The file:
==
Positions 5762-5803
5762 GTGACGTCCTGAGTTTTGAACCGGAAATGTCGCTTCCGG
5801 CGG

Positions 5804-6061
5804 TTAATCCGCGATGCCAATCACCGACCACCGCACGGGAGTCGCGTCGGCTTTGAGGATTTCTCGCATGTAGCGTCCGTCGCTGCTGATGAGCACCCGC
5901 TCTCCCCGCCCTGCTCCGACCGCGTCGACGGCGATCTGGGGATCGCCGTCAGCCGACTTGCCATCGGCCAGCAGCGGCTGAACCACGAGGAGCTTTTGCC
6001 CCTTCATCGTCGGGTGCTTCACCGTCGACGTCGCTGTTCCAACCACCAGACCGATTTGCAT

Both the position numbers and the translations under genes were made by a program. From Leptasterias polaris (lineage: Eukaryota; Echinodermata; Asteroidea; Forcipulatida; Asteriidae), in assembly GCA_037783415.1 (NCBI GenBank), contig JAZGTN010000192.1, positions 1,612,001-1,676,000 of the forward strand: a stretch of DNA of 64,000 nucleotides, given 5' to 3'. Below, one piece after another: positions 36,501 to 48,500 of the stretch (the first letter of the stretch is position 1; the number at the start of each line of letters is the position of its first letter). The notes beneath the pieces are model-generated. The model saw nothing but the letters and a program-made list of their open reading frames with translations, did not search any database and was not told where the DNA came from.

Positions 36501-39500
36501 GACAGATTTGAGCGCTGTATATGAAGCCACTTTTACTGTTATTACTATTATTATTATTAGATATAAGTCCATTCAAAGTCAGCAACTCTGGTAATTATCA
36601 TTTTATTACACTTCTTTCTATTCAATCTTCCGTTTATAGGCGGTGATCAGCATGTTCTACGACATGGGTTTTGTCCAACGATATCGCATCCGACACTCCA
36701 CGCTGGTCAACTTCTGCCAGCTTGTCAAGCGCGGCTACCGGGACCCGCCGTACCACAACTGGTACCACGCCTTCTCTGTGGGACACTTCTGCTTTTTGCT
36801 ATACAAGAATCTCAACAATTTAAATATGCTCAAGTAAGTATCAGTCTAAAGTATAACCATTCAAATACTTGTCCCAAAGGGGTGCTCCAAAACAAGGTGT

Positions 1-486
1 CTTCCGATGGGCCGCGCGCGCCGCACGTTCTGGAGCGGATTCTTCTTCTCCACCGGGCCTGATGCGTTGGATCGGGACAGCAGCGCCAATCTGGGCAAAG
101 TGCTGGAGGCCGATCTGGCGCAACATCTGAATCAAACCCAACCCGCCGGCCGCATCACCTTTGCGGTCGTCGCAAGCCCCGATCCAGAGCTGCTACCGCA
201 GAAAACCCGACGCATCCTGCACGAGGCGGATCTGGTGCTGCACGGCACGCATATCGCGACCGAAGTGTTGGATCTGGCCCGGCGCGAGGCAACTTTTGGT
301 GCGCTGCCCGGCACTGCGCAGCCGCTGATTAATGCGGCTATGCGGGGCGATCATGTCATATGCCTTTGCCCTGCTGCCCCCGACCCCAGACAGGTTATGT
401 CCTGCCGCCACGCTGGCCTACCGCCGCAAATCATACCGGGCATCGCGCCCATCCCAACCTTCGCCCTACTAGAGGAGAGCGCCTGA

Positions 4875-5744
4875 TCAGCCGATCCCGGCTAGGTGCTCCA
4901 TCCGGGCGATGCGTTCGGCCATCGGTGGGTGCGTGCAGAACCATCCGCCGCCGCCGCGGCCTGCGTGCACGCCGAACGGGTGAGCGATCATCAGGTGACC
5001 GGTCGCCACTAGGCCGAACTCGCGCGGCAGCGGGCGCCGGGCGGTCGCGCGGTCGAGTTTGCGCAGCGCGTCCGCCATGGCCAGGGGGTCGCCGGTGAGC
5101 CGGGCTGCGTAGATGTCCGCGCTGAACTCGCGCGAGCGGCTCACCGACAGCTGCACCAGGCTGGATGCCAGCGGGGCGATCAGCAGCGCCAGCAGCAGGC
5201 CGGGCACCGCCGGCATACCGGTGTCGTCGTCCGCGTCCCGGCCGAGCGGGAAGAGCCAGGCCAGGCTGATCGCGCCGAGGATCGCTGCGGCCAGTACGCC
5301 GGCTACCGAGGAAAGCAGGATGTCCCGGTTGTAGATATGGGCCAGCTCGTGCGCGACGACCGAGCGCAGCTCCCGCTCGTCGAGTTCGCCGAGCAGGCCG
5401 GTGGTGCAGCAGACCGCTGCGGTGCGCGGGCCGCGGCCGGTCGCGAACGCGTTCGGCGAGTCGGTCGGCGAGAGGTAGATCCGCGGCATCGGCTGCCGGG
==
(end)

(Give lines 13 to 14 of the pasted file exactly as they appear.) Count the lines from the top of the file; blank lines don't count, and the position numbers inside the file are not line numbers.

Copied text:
36801 ATACAAGAATCTCAACAATTTAAATATGCTCAAGTAAGTATCAGTCTAAAGTATAACCATTCAAATACTTGTCCCAAAGGGGTGCTCCAAAACAAGGTGT

Positions 1-486